• magisterrex Retro Games


    I've been gaming since the days of Pong and still own a working Atari 2600. I tend to ramble on about retro games, whether they be board games, video games or PC games. Sometimes I digress. Decades after earning it, I'm finally putting the skills I learned while completing my history degree from the University of Victoria to good use. Or so I think. If you're into classic old school gaming, this blog is for you!

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Forgotten Classics: Wolf (1994)

“Forgotten Classics” is a celebration of obscure PC games that weren’t released to widespread fanfare – or simply fell of the radar of gamers at the time of their release – and deserve a second look. In this instalment: Wolf, a unique 1994 simulation game by Sanctuary Woods that placed gamers in the role of canis lupus seeking to survive in a sometimes hostile environment.

Perhaps a game about learning how to be a wolf, the dangers they face, and what challenges they overcome does not sound like it would be fun, but it was. Wolf was a unique simulation, and a completely different subject matter than what gamers had ever seen before. The 40-some scenarios were fascinating, and included diverse goals: hunting down caribou to avoid starvation, challenging the alpha male pack leader for control of the pack, and even just surviving a single day in their stark environment. For the comprehensive wolf experience a player could choose to play the campaign mode, which ran them through the full gambit of the wolf life cycle.

Settings screen for the PC game, Wolf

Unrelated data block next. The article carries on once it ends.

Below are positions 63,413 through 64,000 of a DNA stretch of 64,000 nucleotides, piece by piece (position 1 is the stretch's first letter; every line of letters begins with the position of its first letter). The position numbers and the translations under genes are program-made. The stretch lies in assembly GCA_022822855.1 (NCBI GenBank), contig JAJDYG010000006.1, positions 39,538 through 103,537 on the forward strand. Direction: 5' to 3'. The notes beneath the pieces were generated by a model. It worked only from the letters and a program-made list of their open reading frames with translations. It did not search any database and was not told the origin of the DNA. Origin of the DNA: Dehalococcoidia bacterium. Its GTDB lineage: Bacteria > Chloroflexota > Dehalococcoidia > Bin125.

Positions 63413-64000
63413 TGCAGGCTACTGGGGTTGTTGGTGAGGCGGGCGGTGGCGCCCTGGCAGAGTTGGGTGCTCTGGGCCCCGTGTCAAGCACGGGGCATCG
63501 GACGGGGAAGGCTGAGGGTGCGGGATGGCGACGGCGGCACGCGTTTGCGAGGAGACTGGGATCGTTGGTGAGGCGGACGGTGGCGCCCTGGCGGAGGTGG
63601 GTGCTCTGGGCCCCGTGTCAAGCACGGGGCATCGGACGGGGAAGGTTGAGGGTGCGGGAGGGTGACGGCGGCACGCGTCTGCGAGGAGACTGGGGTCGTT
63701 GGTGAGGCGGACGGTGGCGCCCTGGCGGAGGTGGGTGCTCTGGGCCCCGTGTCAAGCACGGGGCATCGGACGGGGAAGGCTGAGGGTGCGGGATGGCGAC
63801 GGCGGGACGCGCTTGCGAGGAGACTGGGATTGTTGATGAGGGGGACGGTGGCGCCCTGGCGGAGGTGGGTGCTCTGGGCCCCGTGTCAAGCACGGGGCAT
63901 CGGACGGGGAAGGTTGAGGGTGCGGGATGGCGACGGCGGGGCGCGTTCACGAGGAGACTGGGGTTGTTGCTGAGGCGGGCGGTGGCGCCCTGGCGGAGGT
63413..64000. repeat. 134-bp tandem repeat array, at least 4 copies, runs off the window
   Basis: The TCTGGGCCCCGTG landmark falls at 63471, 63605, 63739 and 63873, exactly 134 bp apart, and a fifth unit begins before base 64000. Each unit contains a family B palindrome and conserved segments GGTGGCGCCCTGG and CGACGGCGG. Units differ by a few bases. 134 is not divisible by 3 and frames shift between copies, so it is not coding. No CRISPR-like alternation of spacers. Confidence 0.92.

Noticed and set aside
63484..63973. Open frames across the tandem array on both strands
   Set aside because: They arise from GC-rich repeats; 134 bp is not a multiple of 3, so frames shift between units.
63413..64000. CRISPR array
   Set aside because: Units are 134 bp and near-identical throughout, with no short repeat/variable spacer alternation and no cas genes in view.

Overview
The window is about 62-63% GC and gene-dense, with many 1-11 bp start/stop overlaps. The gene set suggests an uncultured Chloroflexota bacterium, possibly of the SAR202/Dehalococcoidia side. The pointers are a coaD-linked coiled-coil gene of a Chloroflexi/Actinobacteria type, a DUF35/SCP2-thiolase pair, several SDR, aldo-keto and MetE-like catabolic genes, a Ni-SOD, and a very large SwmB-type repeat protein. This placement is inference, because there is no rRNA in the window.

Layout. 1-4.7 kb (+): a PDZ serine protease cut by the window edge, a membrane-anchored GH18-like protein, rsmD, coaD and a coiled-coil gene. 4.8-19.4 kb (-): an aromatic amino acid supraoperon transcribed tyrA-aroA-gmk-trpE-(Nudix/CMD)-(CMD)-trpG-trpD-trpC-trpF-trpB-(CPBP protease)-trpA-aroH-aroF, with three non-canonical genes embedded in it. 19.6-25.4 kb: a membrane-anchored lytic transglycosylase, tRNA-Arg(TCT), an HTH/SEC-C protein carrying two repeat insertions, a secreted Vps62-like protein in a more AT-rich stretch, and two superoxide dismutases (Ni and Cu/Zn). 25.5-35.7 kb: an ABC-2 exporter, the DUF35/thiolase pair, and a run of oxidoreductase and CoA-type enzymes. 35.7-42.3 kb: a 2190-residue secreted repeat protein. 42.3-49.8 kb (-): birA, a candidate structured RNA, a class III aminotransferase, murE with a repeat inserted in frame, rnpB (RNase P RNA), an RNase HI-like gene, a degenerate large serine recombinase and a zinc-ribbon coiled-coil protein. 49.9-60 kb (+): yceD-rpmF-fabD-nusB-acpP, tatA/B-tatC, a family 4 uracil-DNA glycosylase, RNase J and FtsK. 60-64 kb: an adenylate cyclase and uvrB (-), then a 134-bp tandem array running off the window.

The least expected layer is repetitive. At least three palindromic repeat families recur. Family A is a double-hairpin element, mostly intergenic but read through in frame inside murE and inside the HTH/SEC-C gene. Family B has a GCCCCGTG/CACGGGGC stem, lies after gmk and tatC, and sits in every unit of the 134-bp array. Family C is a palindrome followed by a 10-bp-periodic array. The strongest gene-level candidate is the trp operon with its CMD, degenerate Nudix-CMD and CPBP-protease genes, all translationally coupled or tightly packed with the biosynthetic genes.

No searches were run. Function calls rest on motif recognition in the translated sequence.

The game mechanics really sold the “be-a-wolf” concept. Sound effects of birds and other noises of nature provided ambience, while the graphics were crisp and the scenic vistas marvellous to look at. As your wolf travelled it became either hungry or thirsty, and needed to be satiated. The game simulated a wolf’s incredible sense of smell by showing various scents that your wolf discovered, some close, some far, and all trackable. Humans were a severe danger and were to be avoided at all costs, and could be detected by both sound and scent. You could even howl!

Whoops, wrong howling; wrong wolf.

Fortunately, the game designers didn’t just read a Jack London book and whip up a game based on it. Wolf Haven, a wolf reserve near Olympia, Washington, was tapped to provide the expert knowledge on what challenges wolves face and what behaviors they exhibit. Wolf Haven is a nonprofit organization devoted to the study and conservation of wolves, and has around 80 acres of land used for the purpose. They have been in existence since 1982, and continue to provide sanctuary for wolves today…and they even offer group tours! (The game designers even based five of the wolves portrayed in the game on actual wolves that lived within Wolf Haven.) With this level of expertise behind them, it’s not surprising that Sanctuary Woods was able to offer a world-class simulation that both educated and entertained.

Winter hunting in the PC game, Wolf

Critics agreed on the quality gameplay of Wolf, winning the “Best Game of the Show” Award from Electronic Games at its debut at the Winter, 1994 Consumer Electronics Show (CES), as well as earning praise from such heavy-hitters as PC Gamer Magazine, receiving a score of 88% and a PC Gamer Editor’s Choice award.  It performed well enough to merit a sequel, Lion, which followed the life of the King of Beasts on the Savannah. All in all, Wolf was a great game, and well worth locating a copy and playing, even today!

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2 Responses

  1. I really like Wolf, I think it’s a great game. I had never heard of Lion before, but i’ll check it out!

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